Yes, he is right. This is a crisis triggered by a liquidity crunch. India has a substantial informal economy that runs on cash. A large portion of this involves legitimate activities that are below the tax threshold and therefore should not be thought of as part of the “black” economy. Agriculture, for example, constitutes around 15 per cent of GDP, runs mainly on cash, and is mostly tax-exempt. The farm economy was hit by the sudden withdrawal of cash from the system during demonetisation.
The Centre for Monitoring Indian Economy reported that 1.5 million jobs were lost in the unorganised sector during January-April 2017, just after demonetisation. This led to reverse migration to villages. This further led to a substantial increase in demand for MNREGA work. When the then Finance Minister (late Arun Jaitley) spoke of record Budget allocations to MNREGA, this was an acceptance of acute rural distress. We must remember that MNREGA is a demand-driven programme that people turn to when they have no other option.
We recently learned that corporate investments fell from 7.5 per cent of GDP to just 2.7 per cent of GDP in the year after demonetisation. It used to be as high as 15 per cent of GDP in 2010-11. This indicates that even the organised sector was not spared by the impact of demonetisation. Small businesses and the MSME sector were badly hit. Our worst fears have come true and the damage to growth caused by demonetisation appears to be prolonged and substantial.
Even as the aftershocks of demonetisation were being felt, the government introduced GST in such a haste that it delivered another huge blow to the economy. GST is a structural reform that we tried hard to introduce during the UPA government, so we are supportive of the reform. However, it was badly implemented. For example, sourcing from MSMEs took a hit as bigger companies preferred to purchase from suppliers who could provide GST receipts. In other cases, imports were preferred over sourcing from small Indian companies who barely qualified under the GST net. Entire supply chains were disrupted and we now know that Chinese imports have flooded our markets.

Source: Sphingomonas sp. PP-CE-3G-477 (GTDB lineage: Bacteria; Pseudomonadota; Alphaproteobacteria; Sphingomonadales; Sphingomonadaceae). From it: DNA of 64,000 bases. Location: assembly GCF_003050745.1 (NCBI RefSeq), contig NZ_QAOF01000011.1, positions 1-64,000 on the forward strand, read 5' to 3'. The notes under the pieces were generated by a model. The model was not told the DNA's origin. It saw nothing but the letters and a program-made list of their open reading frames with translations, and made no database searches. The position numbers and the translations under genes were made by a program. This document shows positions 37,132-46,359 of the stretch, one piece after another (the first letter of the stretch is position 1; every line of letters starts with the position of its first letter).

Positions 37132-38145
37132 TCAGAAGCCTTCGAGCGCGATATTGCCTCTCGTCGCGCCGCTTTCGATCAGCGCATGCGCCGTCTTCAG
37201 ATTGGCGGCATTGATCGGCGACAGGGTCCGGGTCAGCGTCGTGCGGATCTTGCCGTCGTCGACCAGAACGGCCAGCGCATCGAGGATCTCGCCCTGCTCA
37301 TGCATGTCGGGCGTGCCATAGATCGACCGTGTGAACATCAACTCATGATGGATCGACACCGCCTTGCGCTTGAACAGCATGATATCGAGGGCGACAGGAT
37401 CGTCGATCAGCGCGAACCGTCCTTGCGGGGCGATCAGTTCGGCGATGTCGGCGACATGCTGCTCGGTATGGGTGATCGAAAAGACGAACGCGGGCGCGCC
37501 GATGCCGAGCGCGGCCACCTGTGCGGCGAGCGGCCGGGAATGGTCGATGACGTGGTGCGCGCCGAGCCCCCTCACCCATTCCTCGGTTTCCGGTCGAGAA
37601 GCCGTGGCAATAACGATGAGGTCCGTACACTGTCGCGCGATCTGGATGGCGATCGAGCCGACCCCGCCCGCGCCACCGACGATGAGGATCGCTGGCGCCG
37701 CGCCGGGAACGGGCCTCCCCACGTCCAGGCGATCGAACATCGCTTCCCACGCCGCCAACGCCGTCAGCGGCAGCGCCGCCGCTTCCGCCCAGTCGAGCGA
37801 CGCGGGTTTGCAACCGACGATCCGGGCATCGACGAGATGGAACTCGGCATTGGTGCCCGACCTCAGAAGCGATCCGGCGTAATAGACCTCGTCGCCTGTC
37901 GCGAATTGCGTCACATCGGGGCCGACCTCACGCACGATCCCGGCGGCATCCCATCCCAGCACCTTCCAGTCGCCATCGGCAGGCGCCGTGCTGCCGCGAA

There are also reports of increased harassment of taxpayers by overzealous tax authorities. The complex, multiple-slab GST framework, the constant chopping and changing of rules, along with the teething pain, have also hurt small and medium businesses. Together with demonetisation, GST has caused substantial job losses, particularly to our most vulnerable workers.
The government has urged banks to grant loans to consumers and entrepreneurs to spur growth. But it has approved bank mergers also. Will mergers solve the problems in the banking sector?
The merger of public sector banks can help streamline and strengthen the banking sector. The question is whether this is the right time. The need of the hour is to facilitate credit flow and address the challenge of non-performing assets (NPAs). Instead of focussing their attention on these aspects, the mergers may divert bankers’ attention to integration challenges.
Mergers are complex affairs. The lack of any strategic plan to assist our banks during their transition will further aggravate this problem. In the long term, the current selection of banks to be merged also carries a risk of regional concentration. It may take many years before any benefits of the mergers become visible.
The government is also relying on the assumption that merging weaker banks with stronger ones will ameliorate any deficiencies and create larger, stronger banks. It is equally possible that the weaker banks will drag the stronger ones down with them, as they have weaker balance-sheets. In fact, some of the anchor banks themselves are experiencing a weak credit profile.
Among the banks chosen to be merged, one currently remains under the Prompt Corrective Action (PCA) framework and another two were removed (from PCA) as recently as February this year. The vulnerabilities of these banks will now extend to the anchor bank. Besides, a larger bank does not necessarily imply a stronger one simply by virtue of its size. We have not yet learnt all the lessons the 2008 global financial crisis taught us. The government has also failed to offer a solution for the structural issues that underlie problems in the public banking sector. This is an area requiring long-term policy reform. Regardless, the immediate focus must be to ensure an increase in credit flows in the economy.
How do you see the first term of the BJP government in terms of its fiscal policy and economic management?
The enduring legacies of the first term of the BJP government are demonetisation and GST, which have left the economy reeling even in the second term. The other major focus of the Modi government was inflation control. This has come at the cost of our farm sector. Agricultural incomes have fallen to a 14-year low, agri exports have contracted and imports have risen sharply. This also contributed to stagnant wages and the eventual fall in consumption, especially in our rural areas.